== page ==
First of all, I would like to apologize to my loyal blog fans, who probably have thought I’ve fallen off the edge of the earth. Writing a blog leads to a quagmire of negativity in the brain. I wonder if what I am saying is too pedantic, too know-it-all like, or worse, too revealing! I mean, who am I to stand out there on my soap box and tell the world what it is, according to me! But, well, who am I not to. Everyone of us has a story and not only the right, but the need, and dare I say, obligation, to tell their tale. And this is how I chose to try doing it. I’m not sure if it’s working for me (hence, the long droughts), but I figured I’d come back for an encore anyway, and perhaps bring more of myself to light.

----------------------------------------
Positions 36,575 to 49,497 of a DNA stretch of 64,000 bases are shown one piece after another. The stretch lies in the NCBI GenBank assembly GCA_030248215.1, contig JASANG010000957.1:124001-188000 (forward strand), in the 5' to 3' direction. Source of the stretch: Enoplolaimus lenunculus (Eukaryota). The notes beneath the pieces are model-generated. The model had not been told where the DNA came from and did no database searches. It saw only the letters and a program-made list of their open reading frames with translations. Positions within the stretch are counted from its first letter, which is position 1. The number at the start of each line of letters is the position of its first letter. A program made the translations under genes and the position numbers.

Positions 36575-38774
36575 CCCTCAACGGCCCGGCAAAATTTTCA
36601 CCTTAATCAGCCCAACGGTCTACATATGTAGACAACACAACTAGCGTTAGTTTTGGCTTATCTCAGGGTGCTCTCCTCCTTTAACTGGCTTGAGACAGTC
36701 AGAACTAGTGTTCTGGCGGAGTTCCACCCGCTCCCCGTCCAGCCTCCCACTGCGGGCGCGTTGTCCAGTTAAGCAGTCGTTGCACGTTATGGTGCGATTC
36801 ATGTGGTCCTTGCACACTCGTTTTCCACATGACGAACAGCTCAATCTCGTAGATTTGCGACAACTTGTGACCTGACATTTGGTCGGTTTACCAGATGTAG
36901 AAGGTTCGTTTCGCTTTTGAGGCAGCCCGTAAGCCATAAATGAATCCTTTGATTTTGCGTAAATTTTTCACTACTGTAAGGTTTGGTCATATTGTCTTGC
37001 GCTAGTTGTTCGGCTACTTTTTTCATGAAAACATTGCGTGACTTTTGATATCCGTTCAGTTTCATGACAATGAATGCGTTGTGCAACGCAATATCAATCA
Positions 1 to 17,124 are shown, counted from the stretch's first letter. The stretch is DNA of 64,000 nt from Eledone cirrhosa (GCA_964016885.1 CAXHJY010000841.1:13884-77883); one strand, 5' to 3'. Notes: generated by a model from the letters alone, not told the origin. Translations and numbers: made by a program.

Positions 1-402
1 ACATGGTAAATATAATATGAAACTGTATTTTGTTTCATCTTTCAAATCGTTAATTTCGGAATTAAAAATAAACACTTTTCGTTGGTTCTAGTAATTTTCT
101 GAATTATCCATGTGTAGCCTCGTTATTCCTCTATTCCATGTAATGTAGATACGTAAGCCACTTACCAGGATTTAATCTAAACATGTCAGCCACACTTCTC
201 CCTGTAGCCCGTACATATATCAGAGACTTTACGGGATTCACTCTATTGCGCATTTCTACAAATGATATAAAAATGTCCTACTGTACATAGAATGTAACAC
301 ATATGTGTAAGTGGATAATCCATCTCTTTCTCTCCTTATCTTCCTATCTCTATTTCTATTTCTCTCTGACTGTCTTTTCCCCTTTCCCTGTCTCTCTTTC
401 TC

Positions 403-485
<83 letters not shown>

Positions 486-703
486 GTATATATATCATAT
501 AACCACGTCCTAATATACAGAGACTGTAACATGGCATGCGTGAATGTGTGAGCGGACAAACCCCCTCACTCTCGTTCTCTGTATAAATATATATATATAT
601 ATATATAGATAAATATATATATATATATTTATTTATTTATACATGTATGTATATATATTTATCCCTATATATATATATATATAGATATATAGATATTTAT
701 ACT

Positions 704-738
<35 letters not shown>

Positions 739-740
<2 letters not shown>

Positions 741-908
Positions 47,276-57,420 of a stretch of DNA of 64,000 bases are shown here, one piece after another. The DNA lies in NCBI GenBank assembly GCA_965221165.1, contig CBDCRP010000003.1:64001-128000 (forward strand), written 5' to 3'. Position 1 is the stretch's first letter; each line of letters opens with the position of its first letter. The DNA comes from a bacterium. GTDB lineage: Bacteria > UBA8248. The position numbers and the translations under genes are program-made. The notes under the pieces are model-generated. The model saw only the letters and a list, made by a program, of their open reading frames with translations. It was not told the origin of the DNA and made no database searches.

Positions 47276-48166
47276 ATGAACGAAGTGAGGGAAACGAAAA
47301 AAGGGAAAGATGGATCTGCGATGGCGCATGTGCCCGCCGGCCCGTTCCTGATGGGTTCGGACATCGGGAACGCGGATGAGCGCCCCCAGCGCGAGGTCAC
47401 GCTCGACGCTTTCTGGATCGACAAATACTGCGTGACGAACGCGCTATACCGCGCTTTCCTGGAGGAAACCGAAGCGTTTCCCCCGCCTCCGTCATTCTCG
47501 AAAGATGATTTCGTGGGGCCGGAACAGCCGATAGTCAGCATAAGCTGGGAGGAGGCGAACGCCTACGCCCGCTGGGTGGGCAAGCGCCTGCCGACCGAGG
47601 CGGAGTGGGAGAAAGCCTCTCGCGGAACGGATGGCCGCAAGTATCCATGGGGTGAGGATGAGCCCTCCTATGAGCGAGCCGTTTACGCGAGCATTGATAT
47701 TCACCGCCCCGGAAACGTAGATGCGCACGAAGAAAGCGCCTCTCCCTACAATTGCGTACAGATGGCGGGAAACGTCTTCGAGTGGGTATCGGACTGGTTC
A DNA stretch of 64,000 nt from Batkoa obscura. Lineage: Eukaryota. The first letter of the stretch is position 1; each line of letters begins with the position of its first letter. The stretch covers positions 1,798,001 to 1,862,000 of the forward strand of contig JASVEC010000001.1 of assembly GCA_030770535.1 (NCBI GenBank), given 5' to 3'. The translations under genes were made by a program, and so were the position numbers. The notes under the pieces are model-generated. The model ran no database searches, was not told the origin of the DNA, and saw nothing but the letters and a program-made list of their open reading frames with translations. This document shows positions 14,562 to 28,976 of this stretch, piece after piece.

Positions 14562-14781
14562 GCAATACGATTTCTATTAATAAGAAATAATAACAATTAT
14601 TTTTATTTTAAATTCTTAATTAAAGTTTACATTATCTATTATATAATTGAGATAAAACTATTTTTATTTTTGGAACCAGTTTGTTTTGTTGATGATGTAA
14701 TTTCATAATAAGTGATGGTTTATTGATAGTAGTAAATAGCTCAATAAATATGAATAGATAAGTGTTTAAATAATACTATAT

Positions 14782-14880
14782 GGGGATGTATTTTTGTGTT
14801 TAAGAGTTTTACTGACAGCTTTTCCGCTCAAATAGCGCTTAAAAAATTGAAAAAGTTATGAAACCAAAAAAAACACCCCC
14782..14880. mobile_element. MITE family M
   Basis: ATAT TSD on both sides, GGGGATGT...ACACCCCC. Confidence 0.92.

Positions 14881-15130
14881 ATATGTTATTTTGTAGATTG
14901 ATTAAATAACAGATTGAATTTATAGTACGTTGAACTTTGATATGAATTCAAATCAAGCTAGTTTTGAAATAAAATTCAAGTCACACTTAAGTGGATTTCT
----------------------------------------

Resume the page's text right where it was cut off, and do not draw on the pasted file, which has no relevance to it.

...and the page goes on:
Truth is, I’m in the throes of despair. In a few short months, I will be homeless, of my own choosing. I have no absolute plan of action, just some vague ideas about spending a few months in Germany or perhaps heading to the Midwest for a healing retreat, should it actually take place, or just to visit friends. When I was a teen, I asked my mom when I would be happy. She revealed to me that there was no such thing as happiness, at least not total bliss all of the time. She added, I should stop overanalyzing everything and just start doing something. Needless to say, I was none too pleased with this announcement and have been on a ceaseless journey to prove her wrong ever since. Perhaps ultimately, she will prove to be right. But the search is not over yet! I’ve been reading The Happiness Project: Or, Why I Spent A Year Trying to Sing in the Morning, Clean My Closets, Fight Right, Read Aristotle, and Generally Have More Fun by Gretchen Rubin. Her personality is definitely more A type than I would ever want to strive for, however, I have found her insights rather, well, insightful. I have never paid much mind to positive thinking, even though I used to love reading Norman Vincent Peale’s books – the anecdotes were great but I could never imagine being able to just “think positively” when I have to admit, I was pretty depressed as a teenager! Gretchen brings up the whole “fake it till you make it” concept. She renames it “Act the way I want to feel.” This puts a more positive spin on things, since for me “fake it till you make it,” does not specify that you actually want to fake it or even make it! So, I’ve started to approach my activities that have lost some luster for me with a more joyful spring in my step, with anticipation that a fun and exciting adventure is about to take place. And you know, it actually has seemed to help! I’ve decided I need to apply this to my whole life, which is right now looking rather scary in its unknown state. Instead of looking at it grimly and thinking I need to get through a list of goals in order to make my future turn out “all right,” I want to see it as an ongoing adventure and try to accept the unknown factors and let them reveal themselves to me as they and I are ready for them. This is actually making me breathe a little easier and look forward to what comes next. I’ll try to be more faithful to keeping you in the loop as well, going forward. Thanks for listening and appreciating my words (of wisdom or otherwise!).